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I finished "Dialogues on Fundamental Questions of Science and Philosophy" by A. Pfeiffer on the tram today. I enjoyed it, and wish people more people would incorporate reason into their arguments. An enlightening discussion between 2 characters that weaves philosophical theories into science with the aim of arriving at the answer to the question of ethics. I saw an echo of my own growing-up mentality with regards to socialism i.e. well it's a good idea but what do we do with those pesky socialists?

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I feel my eyes didn't do it enough justice! I've stopped reading anything 'light' because I find it reflects in my thesis writing which is a badthing. But I do need to read stuff that's not thesis-related though!

It's quite a thin book though - ten dialogues, about a dozen pages each. It's also quite interesting. Kantian philosophy applied (or not applied) to animal behaviour. I like these kinds of books for how they don't make a distinction between science and the humanities, because really you can't have one without the other.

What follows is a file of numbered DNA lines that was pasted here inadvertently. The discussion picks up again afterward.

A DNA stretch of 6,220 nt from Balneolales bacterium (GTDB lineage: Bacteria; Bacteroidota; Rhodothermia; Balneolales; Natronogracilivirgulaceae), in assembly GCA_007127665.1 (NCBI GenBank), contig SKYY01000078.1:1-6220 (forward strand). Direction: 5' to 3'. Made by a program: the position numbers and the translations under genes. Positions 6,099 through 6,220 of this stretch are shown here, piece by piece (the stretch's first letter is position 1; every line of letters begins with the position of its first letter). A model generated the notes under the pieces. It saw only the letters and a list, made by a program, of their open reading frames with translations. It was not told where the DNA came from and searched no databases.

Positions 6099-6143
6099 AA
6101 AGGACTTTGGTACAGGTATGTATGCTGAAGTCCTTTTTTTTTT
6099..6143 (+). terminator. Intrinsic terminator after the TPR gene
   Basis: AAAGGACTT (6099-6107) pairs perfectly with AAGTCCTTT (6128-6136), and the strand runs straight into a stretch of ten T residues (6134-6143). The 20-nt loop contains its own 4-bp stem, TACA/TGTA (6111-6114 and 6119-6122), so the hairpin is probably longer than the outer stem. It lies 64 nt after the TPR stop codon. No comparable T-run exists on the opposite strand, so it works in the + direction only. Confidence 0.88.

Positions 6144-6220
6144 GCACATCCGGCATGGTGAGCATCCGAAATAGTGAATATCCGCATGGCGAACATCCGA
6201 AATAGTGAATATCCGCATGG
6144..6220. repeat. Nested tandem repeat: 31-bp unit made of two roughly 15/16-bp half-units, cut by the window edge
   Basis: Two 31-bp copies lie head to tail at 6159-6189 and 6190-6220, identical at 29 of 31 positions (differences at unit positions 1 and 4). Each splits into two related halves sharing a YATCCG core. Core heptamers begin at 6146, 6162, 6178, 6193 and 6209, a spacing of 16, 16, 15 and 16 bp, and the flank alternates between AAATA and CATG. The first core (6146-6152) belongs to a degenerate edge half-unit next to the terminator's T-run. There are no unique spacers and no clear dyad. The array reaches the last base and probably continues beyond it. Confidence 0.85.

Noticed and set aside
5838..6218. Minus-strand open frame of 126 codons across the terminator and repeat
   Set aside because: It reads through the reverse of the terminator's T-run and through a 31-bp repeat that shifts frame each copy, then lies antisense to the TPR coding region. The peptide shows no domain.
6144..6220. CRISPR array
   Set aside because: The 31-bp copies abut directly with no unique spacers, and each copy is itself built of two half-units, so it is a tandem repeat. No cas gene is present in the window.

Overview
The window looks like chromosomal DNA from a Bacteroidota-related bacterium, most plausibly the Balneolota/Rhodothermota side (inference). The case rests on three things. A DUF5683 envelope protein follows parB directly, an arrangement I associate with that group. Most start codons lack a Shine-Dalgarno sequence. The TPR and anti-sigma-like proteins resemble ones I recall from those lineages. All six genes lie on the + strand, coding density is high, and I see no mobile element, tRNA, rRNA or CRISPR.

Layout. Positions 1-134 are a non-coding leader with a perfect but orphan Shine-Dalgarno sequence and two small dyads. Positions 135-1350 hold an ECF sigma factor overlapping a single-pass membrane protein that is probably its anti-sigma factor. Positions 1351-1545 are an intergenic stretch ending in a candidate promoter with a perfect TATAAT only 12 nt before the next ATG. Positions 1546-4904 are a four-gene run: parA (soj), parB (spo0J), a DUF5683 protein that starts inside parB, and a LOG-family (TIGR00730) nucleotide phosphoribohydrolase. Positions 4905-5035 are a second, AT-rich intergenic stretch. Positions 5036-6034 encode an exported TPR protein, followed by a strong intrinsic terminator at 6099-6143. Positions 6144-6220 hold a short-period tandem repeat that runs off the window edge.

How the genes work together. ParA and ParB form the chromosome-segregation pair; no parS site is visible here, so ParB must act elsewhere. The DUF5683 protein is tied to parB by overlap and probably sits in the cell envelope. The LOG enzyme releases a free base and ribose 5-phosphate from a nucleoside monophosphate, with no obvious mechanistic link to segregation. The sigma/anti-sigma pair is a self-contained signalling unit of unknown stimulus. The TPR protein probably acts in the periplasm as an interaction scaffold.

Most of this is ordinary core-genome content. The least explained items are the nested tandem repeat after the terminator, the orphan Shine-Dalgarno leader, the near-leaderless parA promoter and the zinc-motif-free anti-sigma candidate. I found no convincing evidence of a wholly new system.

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Actually, I am quite disappointed in how both parties seem to be united in their disagreement against Kant's principles. I quite like the guy :(

No, both chaps seem to agree that the categorical imperative and pretty much anything Kant said was stuff and nonsense. The apply it to animal behaviour by discussing what makes human actions superior, if anything does. Kant, apparently (go easy on me, I've only read a couple of essays), believed that "action engendered by any directly experienced drive must necessarily be ethically inferior". Of the two talking, one believes that 'the striving for good indeed exists as an original impulse of the human heart', while the other refutes Kant, AND this guy, by saying 'Surely you do not assume that anything which distinguishes man from rest of the living world must needs be considered different in principle from the rest of nature?' - and gives the example of language, to prove how you can't free human beings' uniquer traits from the laws of biology. From this we launch into a discussion about if/how the reward motive guides behaviour which is one of my favourite bits because it's all about Pavlov.